• antidepressants;
  • bipolar disorders;
  • depression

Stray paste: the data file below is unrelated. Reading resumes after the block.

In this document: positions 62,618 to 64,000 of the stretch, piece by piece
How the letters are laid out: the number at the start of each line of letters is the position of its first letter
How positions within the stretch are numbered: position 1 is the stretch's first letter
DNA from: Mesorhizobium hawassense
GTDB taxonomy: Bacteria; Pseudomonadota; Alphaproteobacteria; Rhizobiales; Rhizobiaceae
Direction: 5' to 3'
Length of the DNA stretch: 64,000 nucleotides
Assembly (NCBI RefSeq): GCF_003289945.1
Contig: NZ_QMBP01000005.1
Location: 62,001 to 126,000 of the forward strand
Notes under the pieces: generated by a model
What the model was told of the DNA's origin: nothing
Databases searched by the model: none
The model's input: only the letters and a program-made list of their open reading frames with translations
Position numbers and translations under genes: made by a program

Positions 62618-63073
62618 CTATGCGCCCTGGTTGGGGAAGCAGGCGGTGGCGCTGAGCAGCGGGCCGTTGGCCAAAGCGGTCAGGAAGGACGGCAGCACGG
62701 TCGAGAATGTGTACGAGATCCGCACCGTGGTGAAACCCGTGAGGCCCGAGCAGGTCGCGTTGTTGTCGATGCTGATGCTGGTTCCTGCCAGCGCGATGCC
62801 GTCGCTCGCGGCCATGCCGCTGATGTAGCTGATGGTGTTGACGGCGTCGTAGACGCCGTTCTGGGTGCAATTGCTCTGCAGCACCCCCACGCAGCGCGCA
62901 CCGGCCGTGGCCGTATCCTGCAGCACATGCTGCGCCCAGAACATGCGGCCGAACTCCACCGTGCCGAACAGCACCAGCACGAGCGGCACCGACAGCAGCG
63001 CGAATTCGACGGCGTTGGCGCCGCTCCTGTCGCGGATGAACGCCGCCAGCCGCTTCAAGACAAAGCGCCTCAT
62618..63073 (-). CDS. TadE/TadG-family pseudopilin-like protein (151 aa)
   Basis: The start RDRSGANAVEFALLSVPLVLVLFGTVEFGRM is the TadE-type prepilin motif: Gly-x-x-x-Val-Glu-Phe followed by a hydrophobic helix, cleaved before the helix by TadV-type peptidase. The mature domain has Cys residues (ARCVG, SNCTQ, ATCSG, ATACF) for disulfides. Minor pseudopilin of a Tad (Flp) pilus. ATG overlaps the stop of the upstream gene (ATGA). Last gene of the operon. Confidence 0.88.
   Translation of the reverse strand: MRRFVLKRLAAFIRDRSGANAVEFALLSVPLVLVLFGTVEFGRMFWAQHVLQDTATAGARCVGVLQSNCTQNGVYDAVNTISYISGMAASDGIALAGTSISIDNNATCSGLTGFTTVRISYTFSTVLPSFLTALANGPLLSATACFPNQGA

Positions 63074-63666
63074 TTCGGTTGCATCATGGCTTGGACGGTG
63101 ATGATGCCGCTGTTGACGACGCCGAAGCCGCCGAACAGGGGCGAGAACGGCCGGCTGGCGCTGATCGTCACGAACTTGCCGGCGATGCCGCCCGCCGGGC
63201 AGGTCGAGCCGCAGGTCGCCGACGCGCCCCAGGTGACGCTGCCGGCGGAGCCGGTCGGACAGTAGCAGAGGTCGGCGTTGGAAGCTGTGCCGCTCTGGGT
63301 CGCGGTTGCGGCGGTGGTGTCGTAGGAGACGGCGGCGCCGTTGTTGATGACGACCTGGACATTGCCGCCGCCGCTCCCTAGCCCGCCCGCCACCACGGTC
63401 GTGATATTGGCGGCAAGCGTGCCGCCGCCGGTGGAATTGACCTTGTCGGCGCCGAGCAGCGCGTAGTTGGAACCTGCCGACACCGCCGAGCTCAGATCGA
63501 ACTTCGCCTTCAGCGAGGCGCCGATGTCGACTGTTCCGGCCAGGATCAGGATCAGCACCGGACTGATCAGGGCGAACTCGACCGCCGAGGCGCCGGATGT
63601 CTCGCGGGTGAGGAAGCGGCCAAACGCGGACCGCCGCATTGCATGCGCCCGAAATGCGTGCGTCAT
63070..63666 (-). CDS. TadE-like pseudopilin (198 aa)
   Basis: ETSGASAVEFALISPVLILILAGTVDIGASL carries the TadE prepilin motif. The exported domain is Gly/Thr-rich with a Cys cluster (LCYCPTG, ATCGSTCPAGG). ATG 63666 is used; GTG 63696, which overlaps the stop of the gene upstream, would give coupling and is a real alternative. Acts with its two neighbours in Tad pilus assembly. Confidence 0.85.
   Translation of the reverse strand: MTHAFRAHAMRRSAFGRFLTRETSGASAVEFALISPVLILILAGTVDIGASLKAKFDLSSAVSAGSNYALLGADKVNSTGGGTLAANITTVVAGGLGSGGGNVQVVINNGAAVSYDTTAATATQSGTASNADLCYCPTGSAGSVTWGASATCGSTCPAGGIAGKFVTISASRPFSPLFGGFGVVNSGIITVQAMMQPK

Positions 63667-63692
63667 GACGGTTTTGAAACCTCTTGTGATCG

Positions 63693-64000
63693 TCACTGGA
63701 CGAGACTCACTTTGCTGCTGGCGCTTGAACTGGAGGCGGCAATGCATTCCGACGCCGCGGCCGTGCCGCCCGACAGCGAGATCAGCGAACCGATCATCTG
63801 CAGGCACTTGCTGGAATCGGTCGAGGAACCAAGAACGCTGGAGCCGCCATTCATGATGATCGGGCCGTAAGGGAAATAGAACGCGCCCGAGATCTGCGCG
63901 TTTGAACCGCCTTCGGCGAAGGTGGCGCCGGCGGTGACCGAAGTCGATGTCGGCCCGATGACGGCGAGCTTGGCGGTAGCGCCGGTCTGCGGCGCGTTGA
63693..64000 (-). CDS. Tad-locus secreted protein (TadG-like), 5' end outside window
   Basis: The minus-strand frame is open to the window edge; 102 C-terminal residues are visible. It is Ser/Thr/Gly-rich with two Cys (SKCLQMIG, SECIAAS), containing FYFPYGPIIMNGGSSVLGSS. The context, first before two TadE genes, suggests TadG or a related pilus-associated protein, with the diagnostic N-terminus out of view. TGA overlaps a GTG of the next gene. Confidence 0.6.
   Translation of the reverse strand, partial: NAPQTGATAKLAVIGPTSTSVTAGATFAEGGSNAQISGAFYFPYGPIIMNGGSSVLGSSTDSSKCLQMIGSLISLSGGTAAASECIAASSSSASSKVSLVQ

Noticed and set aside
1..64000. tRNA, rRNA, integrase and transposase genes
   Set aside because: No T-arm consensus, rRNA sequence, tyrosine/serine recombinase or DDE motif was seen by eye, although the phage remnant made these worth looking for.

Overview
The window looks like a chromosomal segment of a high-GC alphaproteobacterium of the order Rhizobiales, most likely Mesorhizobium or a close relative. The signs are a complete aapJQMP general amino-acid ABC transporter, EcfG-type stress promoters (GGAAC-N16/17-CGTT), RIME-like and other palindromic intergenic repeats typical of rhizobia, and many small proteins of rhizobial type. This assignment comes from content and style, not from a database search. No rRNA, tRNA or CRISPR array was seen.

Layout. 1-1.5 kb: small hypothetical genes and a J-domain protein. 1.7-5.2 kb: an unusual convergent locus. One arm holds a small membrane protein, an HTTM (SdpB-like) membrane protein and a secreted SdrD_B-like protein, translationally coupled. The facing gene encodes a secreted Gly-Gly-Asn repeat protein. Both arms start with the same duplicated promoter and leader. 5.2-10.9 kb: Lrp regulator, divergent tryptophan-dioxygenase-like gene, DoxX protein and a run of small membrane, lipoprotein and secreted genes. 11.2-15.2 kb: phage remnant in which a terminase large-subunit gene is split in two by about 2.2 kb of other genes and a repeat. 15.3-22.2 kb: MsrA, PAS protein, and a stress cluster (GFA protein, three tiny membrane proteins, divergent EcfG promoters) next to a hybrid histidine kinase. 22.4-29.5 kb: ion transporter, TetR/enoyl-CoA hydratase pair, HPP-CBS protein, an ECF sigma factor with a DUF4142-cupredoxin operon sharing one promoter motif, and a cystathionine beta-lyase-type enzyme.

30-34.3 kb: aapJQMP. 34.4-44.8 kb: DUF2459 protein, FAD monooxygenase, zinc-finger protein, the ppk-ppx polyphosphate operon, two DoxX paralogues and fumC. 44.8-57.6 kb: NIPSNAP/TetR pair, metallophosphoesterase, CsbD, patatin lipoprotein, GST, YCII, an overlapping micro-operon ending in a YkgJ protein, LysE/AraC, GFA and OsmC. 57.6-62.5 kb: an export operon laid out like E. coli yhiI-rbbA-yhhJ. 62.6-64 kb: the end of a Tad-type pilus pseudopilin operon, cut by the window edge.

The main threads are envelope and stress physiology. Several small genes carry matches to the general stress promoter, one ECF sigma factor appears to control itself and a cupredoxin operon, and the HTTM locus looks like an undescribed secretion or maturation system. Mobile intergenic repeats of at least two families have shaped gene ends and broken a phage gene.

Evidence concerning efficacy of antidepressants in bipolar disorder remains inconsistent and inconclusive. As the appropriate clinical use for such patients remains unclear, we characterized outpatients with bipolar disorders who were or were not treated with antidepressants. Clinical data were collected systematically from consecutive outpatients in 11 participating Argentine mood-disorder clinics in 2007–2008. Diagnoses met DSM-IV criteria, supported by structured interviews based on the MINI-500. Of 338 outpatients diagnosed with bipolar I (45.0%), II (29.3%), or not-otherwise-specified (NOS) (25.7%) disorder, 128 (37.9%) received antidepressants. Subjects given antidepressants or not did not differ significantly by presence or severity of current depression or being suicidal but were more likely to be women. Bipolar I disorder patients were three times less likely than types II or NOS to receive an antidepressant, with or without a mood-stabilizer or antimanic agent. Despite inconclusive evidence for efficacy and safety of antidepressants in various phases of bipolar disorders, 37.9% of such patients were receiving an antidepressant in 11 Argentine outpatient clinics. Antidepressant treatment was least likely with type I disorder and was independent of current depression and not associated with more use of mood-stabilizing or antimanic agents. Copyright © 2012 John Wiley & Sons, Ltd.